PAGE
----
Monday, February 6, 2017

The Many Faces of Sherlock Holmes

"Curious Incidents:  More Improbable Adventures", Mocha's long awaited second volume of Sherlock Holmes paranormal fiction has arrived, and I'm proud to say I am one of the contributing authors.

The theme of this volume places Holmes in environments other than his native Victorian England.  The authors approached this from a number of angles.  I've only had the pleasure of reading the first three stories of the anthology so far:

"The Case of the Tainted Blood" by Liese Sherwood-Fabre
"The Case of the Burning Man" by Lucy Blue
"He-Who-Knows" by Derrick Belanger

I enjoyed them all immensely and look forward to reading the rest of the anthology.  The three authors used very different and extremely imaginative visions of alternate reality to depict alternate versions of Holmes and Watson in different time periods or historically alternate versions of their own time period.

Liese Sherwood-Fabre depicts Holmes and Watson as vampires in an alternate 19th century in which the world suffers a vampire apocalypse.  I loved it. Vampiric Holmes was still Holmes, bored out of his wits and contemplating suicide for lack of crimes to solve.  In a world of the undead, murder and robbery are things of the past.  Holmes finds a challenge to test his razor sharp investigative skill in a plot involving humans killing vampires.  Holmes, that paragon of goodness now finds himself on the side of darkness, working against the cause of humanity.  But, his characteristic attention to detail remains undiminished by his altered circumstances.  A problem is a problem, and Holmes finds the chase as addictive as he now finds blood.  A mixture of an intriguing case with a supremely bizarre premise and delightfully quirky characters makes this one a gem.

Lucy Blue takes it a bit further by introducing Holmes and Watson to each other in another sort of alternate reality:  a 1950's Micky Spillane-type urban noir involving a brutal murder, a knock-out of a doll spilling her guts (literally and figuratively) on a dark, rainy night.  A case involving a WWII mystery from Holmes' past, an old enemy with apparently dark mystical powers, a secret coven of white witches and a mystery surrounding a rich dame with plenty to hide.  Watson is black.  Holmes has a secret of his own.  Bigotry in all its forms and evil in its purest form are dealt with in a fast paced, tightly plotted mystery which pits Holmes' intellect against a supernatural menace the existence of which his stubbornly rational mind refuses to accept.  It was an incredibly enjoyable ride.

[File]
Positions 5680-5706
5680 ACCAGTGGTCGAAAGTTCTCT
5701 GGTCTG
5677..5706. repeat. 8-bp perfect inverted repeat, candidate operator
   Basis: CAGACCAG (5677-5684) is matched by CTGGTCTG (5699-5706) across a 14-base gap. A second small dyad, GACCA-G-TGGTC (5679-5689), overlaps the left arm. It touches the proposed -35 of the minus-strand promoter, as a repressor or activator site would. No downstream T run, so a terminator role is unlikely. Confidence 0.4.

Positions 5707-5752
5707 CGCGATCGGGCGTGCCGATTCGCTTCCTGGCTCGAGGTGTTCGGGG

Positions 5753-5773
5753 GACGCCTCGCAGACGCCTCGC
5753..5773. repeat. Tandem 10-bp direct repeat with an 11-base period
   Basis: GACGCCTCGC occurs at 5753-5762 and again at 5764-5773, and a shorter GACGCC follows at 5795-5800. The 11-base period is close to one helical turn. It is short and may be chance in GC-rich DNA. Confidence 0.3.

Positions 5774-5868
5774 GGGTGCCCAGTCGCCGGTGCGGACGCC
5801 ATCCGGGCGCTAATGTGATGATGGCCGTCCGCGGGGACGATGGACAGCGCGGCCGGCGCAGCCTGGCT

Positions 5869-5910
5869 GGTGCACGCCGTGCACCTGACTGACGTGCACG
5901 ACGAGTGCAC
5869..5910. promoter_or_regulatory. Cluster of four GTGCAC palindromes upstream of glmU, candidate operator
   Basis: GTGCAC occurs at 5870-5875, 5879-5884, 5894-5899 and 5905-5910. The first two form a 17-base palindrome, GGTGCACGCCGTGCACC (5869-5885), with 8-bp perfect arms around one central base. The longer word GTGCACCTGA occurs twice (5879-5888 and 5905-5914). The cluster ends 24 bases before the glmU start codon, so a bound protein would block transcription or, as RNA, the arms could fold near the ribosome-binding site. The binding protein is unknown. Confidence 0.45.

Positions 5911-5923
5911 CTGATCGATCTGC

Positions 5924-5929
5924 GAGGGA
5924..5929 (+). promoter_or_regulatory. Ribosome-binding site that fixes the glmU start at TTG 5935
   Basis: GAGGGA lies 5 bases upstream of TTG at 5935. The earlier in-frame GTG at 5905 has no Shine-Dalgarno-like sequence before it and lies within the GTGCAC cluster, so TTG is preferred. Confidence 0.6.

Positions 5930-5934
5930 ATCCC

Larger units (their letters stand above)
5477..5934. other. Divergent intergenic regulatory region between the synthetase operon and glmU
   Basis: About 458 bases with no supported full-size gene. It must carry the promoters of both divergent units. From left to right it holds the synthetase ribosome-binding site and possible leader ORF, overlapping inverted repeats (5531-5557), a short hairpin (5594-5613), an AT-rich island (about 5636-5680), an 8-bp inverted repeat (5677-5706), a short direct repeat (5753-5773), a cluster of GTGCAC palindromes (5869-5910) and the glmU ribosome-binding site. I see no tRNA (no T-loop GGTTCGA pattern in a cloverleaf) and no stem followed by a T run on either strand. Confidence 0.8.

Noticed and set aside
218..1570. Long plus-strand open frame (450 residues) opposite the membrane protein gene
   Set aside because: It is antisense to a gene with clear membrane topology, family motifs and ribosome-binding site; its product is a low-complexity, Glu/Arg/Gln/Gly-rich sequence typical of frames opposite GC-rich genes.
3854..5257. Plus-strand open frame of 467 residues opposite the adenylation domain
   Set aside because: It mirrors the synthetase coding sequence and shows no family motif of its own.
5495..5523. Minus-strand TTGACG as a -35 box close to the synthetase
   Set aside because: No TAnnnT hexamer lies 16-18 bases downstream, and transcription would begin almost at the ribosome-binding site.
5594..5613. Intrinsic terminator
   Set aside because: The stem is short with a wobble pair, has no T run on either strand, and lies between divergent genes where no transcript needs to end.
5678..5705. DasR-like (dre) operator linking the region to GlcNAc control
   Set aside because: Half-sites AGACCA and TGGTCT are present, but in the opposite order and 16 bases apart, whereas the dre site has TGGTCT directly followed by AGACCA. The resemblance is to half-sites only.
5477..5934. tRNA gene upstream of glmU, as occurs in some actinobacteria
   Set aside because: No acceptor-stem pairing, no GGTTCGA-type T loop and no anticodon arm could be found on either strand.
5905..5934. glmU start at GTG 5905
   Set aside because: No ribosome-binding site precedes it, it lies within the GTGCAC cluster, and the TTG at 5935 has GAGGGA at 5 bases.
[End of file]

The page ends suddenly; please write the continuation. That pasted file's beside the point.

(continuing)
Derrick Belanger's approach was the least conventional of all.  Holmes is not Holmes and Watson is not Watson, at least not by name.  They are rather wise men, shamans of sorts in an aboriginal stone-age world which is afflicted by a mysterious monster that no one understands.  No one but the wise man He-Who-Knows.  His name doesn't have to be Holmes for us to know who he is.  His keen logic and deductive wit is his calling card.  It seems every era needs a Sherlock Holmes.  He takes whatever form is needed.

I rather took the easier route.  I used the original, unmodified Holmes and Watson and simply transplanted them bodily from the familiar surroundings of 221 B Baker street into a wild ride through future time periods in the company of a time traveler.  Rather than creating a modified Holmes who was at home in his alternate universe, I wanted to see the old familiar Sherlock trying to cope with unfamiliar surroundings and adapting his deductive methodology to alien worlds.  I had fun with it because it had the spirit of adventure to it; like Jules Verne, a ride into the otherworldly and unfamiliar.  Watson provided the wide-eyed wonder and child-like curiosity, while Holmes, as always, coolly and unerringly mapped his path through his new world.

The other entries I mentioned delved more into the inner space of the mystery that is Holmes himself.  His human weaknesses, his flaws, his hidden vulnerabilities.  Mine was more a straight-forward adventure story.  It may have lacked the daring of the others, as I was focusing more on concept than character, I'll admit.  In my own defense, I may feel inclined to treat another author's character (especially one as immortal as Holmes) with kid gloves, hesitant to speculate about or tamper with the familiar defining features of the character.  Mainly, I was just enjoying myself immensely.  I only hope I've provided as much reading pleasure for others as I found in the other stories I've mentioned here.

Support Your Small Presses!

Most of us here at Mocha Memoirs write for multiple small presses. There are many reasons to choose the quirky, independent atmosphere of a small press where the author is treated like a member of a family rather than a number on a ledger sheet, but it is also harder to make a living here.

And it can be disheartening -- I received royalty notification from one publisher of a penny for six months sales.

Or scary -- another publisher I know received word over the weekend that Amazon was closing their Kindle account and would not pay out anything for the last quarter of 2016. After some tense hours, it was resolved as an error on Amazon's part, but, as you can imagine, the authors were very worried.

Why am I telling you all this? So you can see that this business is a very fragile one. One of the biggest third-party sales sites went under in December with little warning and very little recompense.

Two days after I released my latest self-publishing project I had to send two DMCA letters to pirate sites. TWO DAYS. I wonder if they had more downloads than the two I've sold on Kindle...well, three, if you count the one I bought myself.

My point here is this. If you love the work of your favorite small press author, show them. Buy our books from the small presses who take the chance to publish them. We will all appreciate your support.